Well, a number of things have happened since. Of course, the disintegration of Iraq. That has not given much confidence to neighboring countries, neighboring Muslim populations, that in fact democracy is an answer to the problems of tyranny and authoritarianism. If you are Hosni Mubarak or if you are King Abdullah of Jordan, you can say to your own people, “Do you want this in your country? I’m keeping the peace. I am holding the country together. If you want carnage, if you want the Islamists, the fundamentalists, to take over power, then yes let’s have democracy. But if you want stability, if you want law and order, then I am the person to bring it about.”
A second thing that has happened, and it has had a tremendous impact upon the democratization efforts in the Middle East, is America’s role in the summer war in Lebanon in 2006. The view in the Arab countries is that the United States was complicit, if not directly involved, in the heavy bombardment of Lebanon. That heavy bombardment destroyed the Lebanese infrastructure. The purpose was to weaken Hezbollah, but in reality what we have done is weaken the democratically elected government of Lebanon. We stood by and watched while this government teetered and tottered, lost credibility with its own people, and certainly has lost credibility with many Arabs, many Muslims, around the world, and in fact with pro-democracy groups in other Arab countries. They are saying, “The United States promotes democracy, but when the test comes the United States has consistently failed.”
JEAN ELSHTAIN: Very quickly, I don’t think we could stem the democratic tide if we wanted to in many parts of the world. I mentioned that I am on the Board of the National Endowment for Democracy. The National Endowment for years has funded dozens of democracy-promotion projects in the Muslim-majority countries of the Middle East, including projects in the Palestinian Territories, which are flourishing, that have to do with press issues, religious freedom issues, women’s issues, labor issues, and so on. These are all very small scale. They are local. They are trying to build up a civil society infrastructure. They are not the big regime-change kinds of things. The United States is deeply involved. These are people who come to the National Endowment to seek small grants for these kinds of projects. Staff goes there to work with them, but all the initiative comes from folks on the ground.
So all these kinds of things are going on, and they are terribly important. It would be a tragedy if the United States were to pull out of its support for those kinds of efforts. If you have the chance to build up a kind of proto-democratic infrastructure, that is terribly important in trying to sustain more robust and visible democratic efforts over time.
TRUDY RUBIN: You know, we are talking here about ethics of responsibility now and in the future. I think this discussion touches on whether what has happened in Iraq will give the impression abroad that we are interested less in the ethics of responsibility and more in the operations of imperialism, or what have you. The concept that we are discussing probably would seem unbelievable to a lot of people overseas.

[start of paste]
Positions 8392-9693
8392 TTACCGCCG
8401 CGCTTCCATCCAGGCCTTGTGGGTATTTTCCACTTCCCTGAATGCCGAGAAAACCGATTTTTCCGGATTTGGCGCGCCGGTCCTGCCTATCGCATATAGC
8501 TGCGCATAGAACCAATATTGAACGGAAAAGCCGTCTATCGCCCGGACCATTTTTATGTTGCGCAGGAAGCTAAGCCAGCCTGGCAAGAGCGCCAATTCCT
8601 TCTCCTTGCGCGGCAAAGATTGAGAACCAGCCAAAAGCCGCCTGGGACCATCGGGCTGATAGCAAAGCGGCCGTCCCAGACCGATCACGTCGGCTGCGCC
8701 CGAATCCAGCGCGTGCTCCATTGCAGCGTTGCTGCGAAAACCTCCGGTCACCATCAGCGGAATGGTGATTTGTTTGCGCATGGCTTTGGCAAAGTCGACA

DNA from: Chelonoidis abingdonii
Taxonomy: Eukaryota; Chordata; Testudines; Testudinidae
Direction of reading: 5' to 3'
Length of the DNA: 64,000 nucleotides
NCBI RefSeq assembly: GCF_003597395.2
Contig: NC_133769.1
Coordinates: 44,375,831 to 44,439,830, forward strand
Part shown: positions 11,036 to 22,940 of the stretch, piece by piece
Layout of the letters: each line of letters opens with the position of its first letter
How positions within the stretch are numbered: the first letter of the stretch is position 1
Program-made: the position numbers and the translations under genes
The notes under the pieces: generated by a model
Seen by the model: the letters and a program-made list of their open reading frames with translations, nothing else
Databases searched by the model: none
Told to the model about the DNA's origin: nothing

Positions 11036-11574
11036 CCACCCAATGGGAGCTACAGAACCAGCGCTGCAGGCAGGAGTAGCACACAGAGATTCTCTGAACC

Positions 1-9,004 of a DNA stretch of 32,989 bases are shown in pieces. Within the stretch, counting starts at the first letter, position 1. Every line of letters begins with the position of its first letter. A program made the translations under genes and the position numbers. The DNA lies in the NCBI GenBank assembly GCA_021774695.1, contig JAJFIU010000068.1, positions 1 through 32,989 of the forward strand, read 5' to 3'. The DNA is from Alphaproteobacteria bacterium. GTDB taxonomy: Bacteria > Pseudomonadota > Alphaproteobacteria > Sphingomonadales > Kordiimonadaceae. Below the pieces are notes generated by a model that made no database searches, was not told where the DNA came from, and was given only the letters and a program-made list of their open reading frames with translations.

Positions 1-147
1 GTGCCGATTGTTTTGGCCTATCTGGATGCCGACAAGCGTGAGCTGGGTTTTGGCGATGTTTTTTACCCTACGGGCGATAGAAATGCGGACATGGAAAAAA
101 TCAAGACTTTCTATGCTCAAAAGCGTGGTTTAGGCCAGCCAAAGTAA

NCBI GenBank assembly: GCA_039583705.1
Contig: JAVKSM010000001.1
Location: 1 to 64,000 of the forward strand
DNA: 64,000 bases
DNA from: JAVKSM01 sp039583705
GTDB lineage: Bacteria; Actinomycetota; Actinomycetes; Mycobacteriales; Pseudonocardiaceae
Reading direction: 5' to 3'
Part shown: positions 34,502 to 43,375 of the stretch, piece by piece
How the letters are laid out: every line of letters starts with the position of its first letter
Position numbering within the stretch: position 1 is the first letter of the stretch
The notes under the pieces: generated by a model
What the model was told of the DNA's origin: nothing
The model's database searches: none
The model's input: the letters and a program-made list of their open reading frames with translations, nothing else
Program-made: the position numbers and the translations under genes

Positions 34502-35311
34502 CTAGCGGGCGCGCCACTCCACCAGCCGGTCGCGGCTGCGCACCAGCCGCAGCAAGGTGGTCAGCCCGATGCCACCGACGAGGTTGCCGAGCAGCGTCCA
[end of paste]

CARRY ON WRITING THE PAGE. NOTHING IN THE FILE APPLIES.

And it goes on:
I have a question here that touches on what probably is perceived abroad as the basis of what we are doing. I don’t think it was, but if Alan Greenspan says so — “If Alan Greenspan is correct, our presence in Iraq is all about oil. So what is the moral justification of that basis for our policy?”
Alan Greenspan — I haven’t read the book, but I have seen him in interviews. He has backtracked. I don’t think he exactly said this. But it certainly is the way the policy is perceived. I wonder: Does it matter if people abroad do not believe in the ethics of those who say they have a moral responsibility to see this end better? Is that an issue?
MICHAEL WALZER: First, there was no problem with buying oil from Saddam Hussein. He was more than willing to sell oil to the United States and to let American companies come in. And had we guaranteed the stability, the permanence, of his regime, we could be swimming in Iraqi oil. So if this was a war fought for oil, it was fought by idiots, because they already had the oil or had full access to it. That’s the kind of leftist argument that discredits the left. We shouldn’t be making that argument.
TRUDY RUBIN: I can’t resist adding a point here, because I argued against this concept so many times to readers of my column. In Kuwait, which we rescued from oblivion, the Kuwaiti Parliament has yet to accept a law that the ruling family has wanted, which would allow foreign oil companies to get production-sharing agreements with a better percentage of profit. Nationalism is so strong in the region, the current oil law that the U.S. is promoting, which allowed foreign investment, not a takeover, is being repelled by the Kuwaiti Parliament.
This was never a possibility that we were going in there to take oil. But I think the issue still, to me, is legitimate, which is we sit here, or the panel sits here, and debates the issue of an ethics of responsibility. Does it matter that this is a concept which many abroad think is baloney?